Draco is home to several double stars and binary stars. Eta Draconis (the proper name is Athebyne) is a double star with a yellow-hued primary of magnitude 2.8 and a white-hued secondary of magnitude 8.2 located south of the primary. The two are separated by 4.8 arcseconds. Mu Draconis, traditionally called Alrakis, is a binary star with two white components. Magnitude 5.6 and 5.7, the two components orbit each other every 670 years. The Alrakis system is 88 light-years from Earth. Nu Draconis is a similar binary star with two white components, 100 light-years from Earth. Both components are of magnitude 4.9 and can be distinguished in a small amateur telescope or a pair of binoculars. Omicron Draconis is a double star divisible in small telescopes. The primary is an orange giant of magnitude 4.6, 322 light-years from Earth. The secondary is of magnitude 7.8. Psi Draconis (the proper name is Dziban) is a binary star divisible in binoculars and small amateur telescopes, 72 light-years from Earth. The primary is a yellow-white star of magnitude 4.6 and the secondary is a yellow star of magnitude 5.8. 16 Draconis and 17 Draconis are part of a triple star 400 light-years from Earth, divisible in medium-sized amateur telescopes. The primary, a blue-white star of magnitude 5.1, is itself a binary with components of magnitude 5.4 and 6.5. The secondary is of magnitude 5.5 and the system is 400 light-years away. 20 Draconis is a binary star with a white-hued primary of magnitude 7.1 and a yellow-hued secondary of magnitude 7.3 located east-northeast of the primary. The two are separated by 1.2 arcseconds at their maximum and have an orbital period of 420 years. As of 2012, the two components are approaching their maximum separation. 39 Draconis is a triple star 188 light-years from Earth, divisible in small amateur telescopes. The primary is a blue star of magnitude 5.0, the secondary is a yellow star of magnitude 7.4, and the tertiary is a star of magnitude 8.0; the tertiary appears to be a close companion to the primary. 40 Draconis and 41 Draconis are a binary star divisible in small telescopes. The two orange dwarf stars are 170 light-years from Earth and are of magnitude 5.7 and 6.1.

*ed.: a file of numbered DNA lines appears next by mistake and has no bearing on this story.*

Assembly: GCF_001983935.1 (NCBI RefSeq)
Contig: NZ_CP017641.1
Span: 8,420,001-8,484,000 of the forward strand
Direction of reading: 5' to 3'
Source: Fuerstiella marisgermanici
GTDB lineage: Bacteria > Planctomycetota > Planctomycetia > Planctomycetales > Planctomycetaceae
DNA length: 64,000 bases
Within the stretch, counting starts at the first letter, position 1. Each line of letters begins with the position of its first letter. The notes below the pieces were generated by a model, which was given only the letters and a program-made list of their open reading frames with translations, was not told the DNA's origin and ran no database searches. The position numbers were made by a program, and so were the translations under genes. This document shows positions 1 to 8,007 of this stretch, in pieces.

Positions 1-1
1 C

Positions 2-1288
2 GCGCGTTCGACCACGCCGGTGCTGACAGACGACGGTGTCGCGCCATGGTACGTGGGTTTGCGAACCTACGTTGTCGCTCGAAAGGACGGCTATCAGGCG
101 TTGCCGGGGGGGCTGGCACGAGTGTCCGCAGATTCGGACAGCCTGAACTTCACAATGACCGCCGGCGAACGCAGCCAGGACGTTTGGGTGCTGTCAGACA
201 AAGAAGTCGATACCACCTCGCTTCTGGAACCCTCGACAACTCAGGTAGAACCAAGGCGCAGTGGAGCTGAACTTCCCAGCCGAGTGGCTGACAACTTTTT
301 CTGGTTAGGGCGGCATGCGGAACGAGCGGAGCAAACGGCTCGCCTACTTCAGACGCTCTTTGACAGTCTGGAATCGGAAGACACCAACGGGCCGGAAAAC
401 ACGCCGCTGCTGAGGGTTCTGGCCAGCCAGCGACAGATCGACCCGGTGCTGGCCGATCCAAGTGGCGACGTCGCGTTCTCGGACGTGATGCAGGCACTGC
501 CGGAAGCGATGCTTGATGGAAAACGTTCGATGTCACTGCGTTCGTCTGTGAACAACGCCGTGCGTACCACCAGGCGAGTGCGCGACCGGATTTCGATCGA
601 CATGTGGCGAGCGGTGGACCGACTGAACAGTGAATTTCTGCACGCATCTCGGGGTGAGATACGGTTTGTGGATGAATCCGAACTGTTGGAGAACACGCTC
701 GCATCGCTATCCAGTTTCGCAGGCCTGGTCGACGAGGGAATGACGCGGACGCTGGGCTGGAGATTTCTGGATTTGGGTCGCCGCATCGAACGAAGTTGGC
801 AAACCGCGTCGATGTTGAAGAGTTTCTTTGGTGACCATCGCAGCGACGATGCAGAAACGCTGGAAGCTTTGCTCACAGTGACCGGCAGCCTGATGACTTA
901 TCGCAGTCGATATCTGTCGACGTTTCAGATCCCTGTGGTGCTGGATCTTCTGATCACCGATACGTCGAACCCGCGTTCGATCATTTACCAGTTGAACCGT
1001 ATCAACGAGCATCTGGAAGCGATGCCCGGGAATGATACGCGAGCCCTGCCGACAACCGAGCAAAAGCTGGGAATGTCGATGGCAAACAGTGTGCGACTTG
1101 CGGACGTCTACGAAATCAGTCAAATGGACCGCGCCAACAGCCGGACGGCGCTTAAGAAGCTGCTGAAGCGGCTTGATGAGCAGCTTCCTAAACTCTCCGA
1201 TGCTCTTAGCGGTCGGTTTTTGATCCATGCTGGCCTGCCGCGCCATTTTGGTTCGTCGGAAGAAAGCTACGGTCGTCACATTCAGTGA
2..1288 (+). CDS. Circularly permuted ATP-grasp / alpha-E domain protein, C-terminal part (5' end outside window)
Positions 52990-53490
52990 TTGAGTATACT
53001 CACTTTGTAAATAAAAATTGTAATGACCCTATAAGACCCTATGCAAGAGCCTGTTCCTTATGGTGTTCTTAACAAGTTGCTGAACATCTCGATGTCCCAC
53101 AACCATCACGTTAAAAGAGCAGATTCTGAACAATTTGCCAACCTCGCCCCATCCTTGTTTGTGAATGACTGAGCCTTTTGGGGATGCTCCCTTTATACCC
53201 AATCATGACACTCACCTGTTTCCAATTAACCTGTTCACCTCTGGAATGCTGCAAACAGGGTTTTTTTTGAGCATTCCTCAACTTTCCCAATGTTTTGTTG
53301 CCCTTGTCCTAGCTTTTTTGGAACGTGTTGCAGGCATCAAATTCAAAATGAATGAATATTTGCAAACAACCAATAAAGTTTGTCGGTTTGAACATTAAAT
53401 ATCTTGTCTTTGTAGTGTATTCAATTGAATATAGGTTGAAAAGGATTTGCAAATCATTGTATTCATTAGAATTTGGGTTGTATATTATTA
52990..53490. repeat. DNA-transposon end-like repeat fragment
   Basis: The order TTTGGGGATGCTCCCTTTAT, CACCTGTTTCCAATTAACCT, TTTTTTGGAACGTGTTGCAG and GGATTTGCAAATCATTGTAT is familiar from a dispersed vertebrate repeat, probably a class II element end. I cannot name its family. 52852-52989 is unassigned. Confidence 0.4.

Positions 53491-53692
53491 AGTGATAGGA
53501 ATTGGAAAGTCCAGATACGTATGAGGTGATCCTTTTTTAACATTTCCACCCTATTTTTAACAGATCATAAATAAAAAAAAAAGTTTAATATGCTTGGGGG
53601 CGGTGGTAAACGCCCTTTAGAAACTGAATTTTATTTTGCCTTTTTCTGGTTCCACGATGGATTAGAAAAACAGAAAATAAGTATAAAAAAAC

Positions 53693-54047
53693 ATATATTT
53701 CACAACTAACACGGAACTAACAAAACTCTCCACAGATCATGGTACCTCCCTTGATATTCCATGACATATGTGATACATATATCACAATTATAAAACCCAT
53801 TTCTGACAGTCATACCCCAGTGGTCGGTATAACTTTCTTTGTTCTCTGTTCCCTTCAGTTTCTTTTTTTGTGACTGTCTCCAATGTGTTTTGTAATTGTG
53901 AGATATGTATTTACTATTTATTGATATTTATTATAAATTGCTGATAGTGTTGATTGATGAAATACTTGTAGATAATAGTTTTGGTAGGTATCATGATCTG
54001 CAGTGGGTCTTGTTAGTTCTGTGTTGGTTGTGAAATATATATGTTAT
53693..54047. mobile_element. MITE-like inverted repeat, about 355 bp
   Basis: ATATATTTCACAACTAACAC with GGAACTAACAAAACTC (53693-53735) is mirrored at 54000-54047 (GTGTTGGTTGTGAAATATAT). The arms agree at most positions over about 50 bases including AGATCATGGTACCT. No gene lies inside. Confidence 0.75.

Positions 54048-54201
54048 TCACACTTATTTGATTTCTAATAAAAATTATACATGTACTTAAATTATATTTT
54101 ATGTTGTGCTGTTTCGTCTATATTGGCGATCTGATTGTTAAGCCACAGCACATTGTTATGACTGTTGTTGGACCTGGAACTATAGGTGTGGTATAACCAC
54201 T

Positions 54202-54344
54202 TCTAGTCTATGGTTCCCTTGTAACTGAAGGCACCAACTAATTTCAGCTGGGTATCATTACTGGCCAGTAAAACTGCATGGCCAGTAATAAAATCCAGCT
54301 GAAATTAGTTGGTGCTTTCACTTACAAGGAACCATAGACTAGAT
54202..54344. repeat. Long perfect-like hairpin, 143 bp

R Draconis is a red Mira-type variable star with a period of about 8 months. Its average minimum magnitude is approximately 12.4, and its average maximum magnitude is approximately 7.6. It was discovered to be a variable star by Hans Geelmuyden in 1876.